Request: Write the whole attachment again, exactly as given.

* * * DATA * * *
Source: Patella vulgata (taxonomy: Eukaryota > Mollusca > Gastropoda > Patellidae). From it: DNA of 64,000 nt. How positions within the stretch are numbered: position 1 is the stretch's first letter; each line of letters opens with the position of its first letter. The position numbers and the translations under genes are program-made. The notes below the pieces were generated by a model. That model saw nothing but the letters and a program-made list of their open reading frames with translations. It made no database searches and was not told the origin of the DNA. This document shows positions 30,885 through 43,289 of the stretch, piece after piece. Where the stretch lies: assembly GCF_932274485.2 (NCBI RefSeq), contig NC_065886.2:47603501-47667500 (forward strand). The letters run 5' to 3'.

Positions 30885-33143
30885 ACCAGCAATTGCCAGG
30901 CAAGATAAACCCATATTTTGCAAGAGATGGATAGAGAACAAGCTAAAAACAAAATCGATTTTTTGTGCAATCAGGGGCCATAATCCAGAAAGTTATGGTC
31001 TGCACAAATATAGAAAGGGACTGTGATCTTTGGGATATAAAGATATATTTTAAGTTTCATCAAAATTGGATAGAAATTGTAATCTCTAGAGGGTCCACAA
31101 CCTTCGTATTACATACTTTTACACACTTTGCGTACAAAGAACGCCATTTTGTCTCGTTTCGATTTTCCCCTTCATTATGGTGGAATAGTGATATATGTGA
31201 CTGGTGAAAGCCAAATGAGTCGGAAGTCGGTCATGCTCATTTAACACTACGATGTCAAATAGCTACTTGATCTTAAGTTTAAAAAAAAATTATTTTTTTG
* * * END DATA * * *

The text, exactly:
Source: Patella vulgata (taxonomy: Eukaryota > Mollusca > Gastropoda > Patellidae). From it: DNA of 64,000 nt. How positions within the stretch are numbered: position 1 is the stretch's first letter; each line of letters opens with the position of its first letter. The position numbers and the translations under genes are program-made. The notes below the pieces were generated by a model. That model saw nothing but the letters and a program-made list of their open reading frames with translations. It made no database searches and was not told the origin of the DNA. This document shows positions 30,885 through 43,289 of the stretch, piece after piece. Where the stretch lies: assembly GCF_932274485.2 (NCBI RefSeq), contig NC_065886.2:47603501-47667500 (forward strand). The letters run 5' to 3'.

Positions 30885-33143
30885 ACCAGCAATTGCCAGG
30901 CAAGATAAACCCATATTTTGCAAGAGATGGATAGAGAACAAGCTAAAAACAAAATCGATTTTTTGTGCAATCAGGGGCCATAATCCAGAAAGTTATGGTC
31001 TGCACAAATATAGAAAGGGACTGTGATCTTTGGGATATAAAGATATATTTTAAGTTTCATCAAAATTGGATAGAAATTGTAATCTCTAGAGGGTCCACAA
31101 CCTTCGTATTACATACTTTTACACACTTTGCGTACAAAGAACGCCATTTTGTCTCGTTTCGATTTTCCCCTTCATTATGGTGGAATAGTGATATATGTGA
31201 CTGGTGAAAGCCAAATGAGTCGGAAGTCGGTCATGCTCATTTAACACTACGATGTCAAATAGCTACTTGATCTTAAGTTTAAAAAAAAATTATTTTTTTG